Now that doesn’t mean we should reduce volume by 2/3rds, it’s just good to know that we can. An energy deficit is also a recovery deficit so if we’re losing strength on a cut, changing to a lower volume routine may be beneficial.
A routine I like for cutting is the one below. It allows for strength maintenance (or sometimes gains) with very little volume.
Monday – Back and Shoulders
- Weighted Chin ups: 4-6, 5-7, 6-8 reps (Reverse Pyramid)
- Standing Barbell Press: 6, 8, 10 reps (Reverse Pyramid)
- Wide Grip Cable Rows: 10, 12 reps (Reverse Pyramid)
- Dumbbell Lateral Raises: 3 sets of 10-12 (Straight Sets)
Wednesday – Legs and Biceps
- Sumo Deadlift: 3 sets of 6 reps
- One Legged Squats (Pistols): 2 set of 6 reps per leg
- Standing Barbell Curls: 6, 8, 10 reps (Reverse Pyramid)
- Standing Hammer Curls: 3 sets of 6-10 (Straight Sets)
- Standing One Leg Calf Raises: 3 sets x failure
Friday – Chest & Triceps
- Incline Barbell Bench Press: 6, 8, 10 reps (Reverse Pyramid)
- Flat Barbell Bench Press: 6, 8 reps (Reverse Pyramid)
- Rope Extensions: 3 sets of 6-10 (Straight Sets)
- Rear Delt Flye: 3 sets of 10-12 (Straight Sets)
Nutrition directly affects training performance
The reason macros and training intensity share the same level on the pyramid above is because nutrition is the fuel for training. You cannot have good physical performance without good nutrition.
3. Use Refeeds
Refeeding is a planned increase of calorie and carbohydrate intake during a diet. Refeeds help counteract some of the negative metabolic adaptations caused by dieting by acutely rising leptin levels. They also help maintain good gym performance by refilling muscle glycogen.
How to set up a reefed day
In this program we’re going to have a reefed day once a week, preferably in a training day. In that day we’re going to eat 30% more calories than usual, all that surplus coming from carbs.
If you’re eating 1815 kcal in a normal day, you’re going to eat 1815 x 1.3 = 2360 kcal in your reefed day. Protein and fats remain the same and carbohydrates are increased.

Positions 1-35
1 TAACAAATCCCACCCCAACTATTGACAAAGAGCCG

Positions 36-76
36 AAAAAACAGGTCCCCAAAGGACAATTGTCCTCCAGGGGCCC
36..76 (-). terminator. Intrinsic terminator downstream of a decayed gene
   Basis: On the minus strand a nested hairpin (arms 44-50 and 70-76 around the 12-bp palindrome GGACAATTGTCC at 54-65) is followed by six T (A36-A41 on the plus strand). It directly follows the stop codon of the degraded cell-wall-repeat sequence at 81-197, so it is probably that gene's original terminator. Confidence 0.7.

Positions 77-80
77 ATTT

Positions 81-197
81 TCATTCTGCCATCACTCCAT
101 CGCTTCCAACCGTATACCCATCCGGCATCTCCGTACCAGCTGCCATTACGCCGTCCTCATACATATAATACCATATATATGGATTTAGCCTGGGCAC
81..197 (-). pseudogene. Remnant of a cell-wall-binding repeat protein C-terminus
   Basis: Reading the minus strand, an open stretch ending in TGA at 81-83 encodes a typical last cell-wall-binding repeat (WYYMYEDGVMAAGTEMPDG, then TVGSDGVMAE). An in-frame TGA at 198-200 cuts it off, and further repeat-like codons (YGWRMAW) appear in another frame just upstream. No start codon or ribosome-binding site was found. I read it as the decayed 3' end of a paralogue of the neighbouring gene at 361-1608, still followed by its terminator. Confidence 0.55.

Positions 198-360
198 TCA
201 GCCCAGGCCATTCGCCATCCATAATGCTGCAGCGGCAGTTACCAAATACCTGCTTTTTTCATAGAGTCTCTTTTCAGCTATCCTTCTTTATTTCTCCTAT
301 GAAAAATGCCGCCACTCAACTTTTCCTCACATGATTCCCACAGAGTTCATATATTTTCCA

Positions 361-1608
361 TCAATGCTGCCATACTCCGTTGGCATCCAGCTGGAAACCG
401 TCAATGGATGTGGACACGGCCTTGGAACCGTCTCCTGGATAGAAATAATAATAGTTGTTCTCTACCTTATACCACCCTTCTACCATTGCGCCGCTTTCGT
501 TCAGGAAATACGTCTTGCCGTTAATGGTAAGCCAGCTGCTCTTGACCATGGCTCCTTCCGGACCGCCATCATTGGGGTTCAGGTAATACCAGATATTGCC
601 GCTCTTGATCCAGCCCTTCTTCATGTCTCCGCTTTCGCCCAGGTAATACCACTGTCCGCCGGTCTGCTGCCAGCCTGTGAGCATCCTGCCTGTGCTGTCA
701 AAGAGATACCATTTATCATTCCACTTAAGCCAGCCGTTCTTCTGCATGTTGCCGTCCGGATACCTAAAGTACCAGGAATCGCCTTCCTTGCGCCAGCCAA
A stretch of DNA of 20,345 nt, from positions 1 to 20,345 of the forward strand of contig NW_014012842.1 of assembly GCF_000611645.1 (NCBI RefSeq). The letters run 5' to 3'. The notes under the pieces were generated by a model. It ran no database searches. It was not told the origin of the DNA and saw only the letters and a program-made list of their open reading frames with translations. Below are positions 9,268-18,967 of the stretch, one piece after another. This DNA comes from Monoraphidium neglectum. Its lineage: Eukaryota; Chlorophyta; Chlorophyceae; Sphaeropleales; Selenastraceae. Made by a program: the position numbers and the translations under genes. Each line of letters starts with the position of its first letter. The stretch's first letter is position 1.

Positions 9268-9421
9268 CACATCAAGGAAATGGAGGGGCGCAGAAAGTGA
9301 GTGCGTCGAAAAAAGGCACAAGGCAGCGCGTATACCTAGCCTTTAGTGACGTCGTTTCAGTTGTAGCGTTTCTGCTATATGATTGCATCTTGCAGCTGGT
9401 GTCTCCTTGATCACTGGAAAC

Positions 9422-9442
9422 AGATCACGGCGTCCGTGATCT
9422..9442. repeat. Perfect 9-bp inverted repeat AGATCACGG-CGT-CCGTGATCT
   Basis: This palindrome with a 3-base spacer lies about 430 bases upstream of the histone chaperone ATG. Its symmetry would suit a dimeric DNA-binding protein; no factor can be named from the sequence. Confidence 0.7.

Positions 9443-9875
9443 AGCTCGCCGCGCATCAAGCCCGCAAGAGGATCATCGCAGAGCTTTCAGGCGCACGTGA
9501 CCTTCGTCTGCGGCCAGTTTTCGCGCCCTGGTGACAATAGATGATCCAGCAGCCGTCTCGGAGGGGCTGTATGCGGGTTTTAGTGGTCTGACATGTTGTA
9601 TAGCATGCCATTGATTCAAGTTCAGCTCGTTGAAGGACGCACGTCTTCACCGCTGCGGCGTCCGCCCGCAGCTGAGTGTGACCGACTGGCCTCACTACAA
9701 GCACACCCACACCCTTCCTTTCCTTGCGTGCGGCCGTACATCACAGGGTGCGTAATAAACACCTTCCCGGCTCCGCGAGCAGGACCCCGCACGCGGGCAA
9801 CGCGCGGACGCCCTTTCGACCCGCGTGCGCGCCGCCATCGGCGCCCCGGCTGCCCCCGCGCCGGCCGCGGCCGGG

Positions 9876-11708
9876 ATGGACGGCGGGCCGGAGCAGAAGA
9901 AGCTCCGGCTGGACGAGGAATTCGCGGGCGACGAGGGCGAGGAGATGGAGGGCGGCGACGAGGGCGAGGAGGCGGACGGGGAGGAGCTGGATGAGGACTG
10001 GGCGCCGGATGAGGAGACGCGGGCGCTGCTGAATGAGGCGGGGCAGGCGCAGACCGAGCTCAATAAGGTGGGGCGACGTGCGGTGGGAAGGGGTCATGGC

Eating carbohydrates is the most effective way to increase leptin levels. In addition to that, carbs refill muscle glycogen stores which are responsabile for fueling your workouts. If you eat fats instead of carbs during a reefed day, you’re not getting these benefits. So be careful to choose clean starchy carbs such as potatoes, rice, pasta or low-fat cereal.
Be careful not to overeat though. If you eat more than 30% extra calories you’ll start to do more harm than good because you’ll offset the deficit created during the week.
How important is the refeed day?
Remember the nutritional pyramid? Nutrient timing is closer to the top which means is not that important for the average guy.
Refeeds may help increase metabolism and improve gym performance slightly but they are nowhere near as important as hitting your macros and staying consistent. Some people don’t use them at all simply because their nutrition throughout the week is on point. Refeeds become more and more important as you get leaner but for those above 10% body fat, they aren’t very important.
Also, to really help reset the drop in metabolism caused by dieting we may need to eat above maintenance for more than a single day. That would be inefficient for us because the diet would take longer or we’d have to eat very little on the other days to offset that surplus.
If for some reason you happen to overeat on a random day of the week, you can count that as the reefed day.
What are your thoughts on cutting without muscle loss? Have anything else to add? Any questions? Hit me up in the comment section!
Is your goal the lean & ripped “Hollywood”actor physique like Brad Pitt in Fight Club?
If so, you must lean down to get awesome muscle definition.
I highly recommend you check out the ShredSmart Program. You’ll find the exact meal plans and training routines you need to follow to get there.